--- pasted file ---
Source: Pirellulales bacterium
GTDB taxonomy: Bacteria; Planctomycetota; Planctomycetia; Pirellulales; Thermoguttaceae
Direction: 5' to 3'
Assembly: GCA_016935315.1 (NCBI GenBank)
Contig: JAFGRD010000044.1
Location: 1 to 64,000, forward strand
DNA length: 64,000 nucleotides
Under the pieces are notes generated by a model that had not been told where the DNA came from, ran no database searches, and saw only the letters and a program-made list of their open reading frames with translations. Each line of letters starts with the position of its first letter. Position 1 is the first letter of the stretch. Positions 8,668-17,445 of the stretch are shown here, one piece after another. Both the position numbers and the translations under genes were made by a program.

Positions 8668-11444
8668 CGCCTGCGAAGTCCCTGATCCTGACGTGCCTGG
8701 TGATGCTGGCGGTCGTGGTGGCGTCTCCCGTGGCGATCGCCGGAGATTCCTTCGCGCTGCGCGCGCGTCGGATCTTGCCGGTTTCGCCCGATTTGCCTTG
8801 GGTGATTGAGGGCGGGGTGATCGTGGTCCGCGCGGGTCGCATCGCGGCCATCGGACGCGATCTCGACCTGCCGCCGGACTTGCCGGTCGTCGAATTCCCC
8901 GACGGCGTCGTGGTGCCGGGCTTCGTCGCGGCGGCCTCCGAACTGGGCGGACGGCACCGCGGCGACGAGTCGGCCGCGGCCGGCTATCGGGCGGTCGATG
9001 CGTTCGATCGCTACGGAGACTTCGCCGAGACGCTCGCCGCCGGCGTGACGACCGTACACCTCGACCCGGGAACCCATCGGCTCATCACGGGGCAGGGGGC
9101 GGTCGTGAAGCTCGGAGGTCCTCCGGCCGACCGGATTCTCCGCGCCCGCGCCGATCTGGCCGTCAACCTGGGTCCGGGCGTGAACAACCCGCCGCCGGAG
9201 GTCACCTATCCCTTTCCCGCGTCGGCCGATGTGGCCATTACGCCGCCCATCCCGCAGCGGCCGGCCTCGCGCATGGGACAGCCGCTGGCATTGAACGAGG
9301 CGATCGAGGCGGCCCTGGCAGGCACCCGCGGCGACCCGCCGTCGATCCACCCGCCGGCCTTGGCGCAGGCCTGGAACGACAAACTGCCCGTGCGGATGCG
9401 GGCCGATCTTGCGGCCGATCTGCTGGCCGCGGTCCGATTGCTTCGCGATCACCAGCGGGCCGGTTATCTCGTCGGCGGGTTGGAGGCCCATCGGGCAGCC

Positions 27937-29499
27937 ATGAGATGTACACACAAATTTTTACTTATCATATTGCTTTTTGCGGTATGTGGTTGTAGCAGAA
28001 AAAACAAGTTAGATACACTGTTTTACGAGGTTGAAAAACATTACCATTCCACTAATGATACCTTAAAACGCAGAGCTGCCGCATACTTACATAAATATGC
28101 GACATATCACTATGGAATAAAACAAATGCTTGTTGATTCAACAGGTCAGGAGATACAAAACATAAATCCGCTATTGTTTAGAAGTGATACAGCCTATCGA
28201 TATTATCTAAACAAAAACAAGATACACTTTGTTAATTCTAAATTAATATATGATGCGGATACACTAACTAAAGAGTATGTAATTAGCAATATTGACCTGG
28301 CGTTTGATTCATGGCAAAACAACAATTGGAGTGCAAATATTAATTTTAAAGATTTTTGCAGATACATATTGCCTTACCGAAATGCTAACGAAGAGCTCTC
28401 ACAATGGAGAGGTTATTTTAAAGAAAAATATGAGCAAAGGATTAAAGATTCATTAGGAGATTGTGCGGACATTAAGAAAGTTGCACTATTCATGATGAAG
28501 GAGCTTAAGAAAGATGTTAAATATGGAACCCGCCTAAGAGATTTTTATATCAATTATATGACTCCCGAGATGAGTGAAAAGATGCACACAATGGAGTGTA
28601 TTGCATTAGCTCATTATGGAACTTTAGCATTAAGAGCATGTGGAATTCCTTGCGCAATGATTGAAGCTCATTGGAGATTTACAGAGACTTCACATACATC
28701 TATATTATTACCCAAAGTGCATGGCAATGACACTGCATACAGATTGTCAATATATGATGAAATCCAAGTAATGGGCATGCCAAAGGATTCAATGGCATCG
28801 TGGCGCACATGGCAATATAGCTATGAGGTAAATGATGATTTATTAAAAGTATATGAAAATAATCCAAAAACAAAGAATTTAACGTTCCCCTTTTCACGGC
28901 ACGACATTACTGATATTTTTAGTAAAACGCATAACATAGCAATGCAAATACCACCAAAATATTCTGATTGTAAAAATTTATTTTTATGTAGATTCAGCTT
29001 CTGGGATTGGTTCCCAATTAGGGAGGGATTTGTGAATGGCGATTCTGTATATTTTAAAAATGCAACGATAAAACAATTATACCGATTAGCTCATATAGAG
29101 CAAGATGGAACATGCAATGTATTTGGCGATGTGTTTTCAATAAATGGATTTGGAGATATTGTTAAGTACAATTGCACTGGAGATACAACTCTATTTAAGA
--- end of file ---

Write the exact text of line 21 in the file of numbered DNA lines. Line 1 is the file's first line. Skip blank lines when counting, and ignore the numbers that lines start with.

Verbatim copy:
28001 AAAACAAGTTAGATACACTGTTTTACGAGGTTGAAAAACATTACCATTCCACTAATGATACCTTAAAACGCAGAGCTGCCGCATACTTACATAAATATGC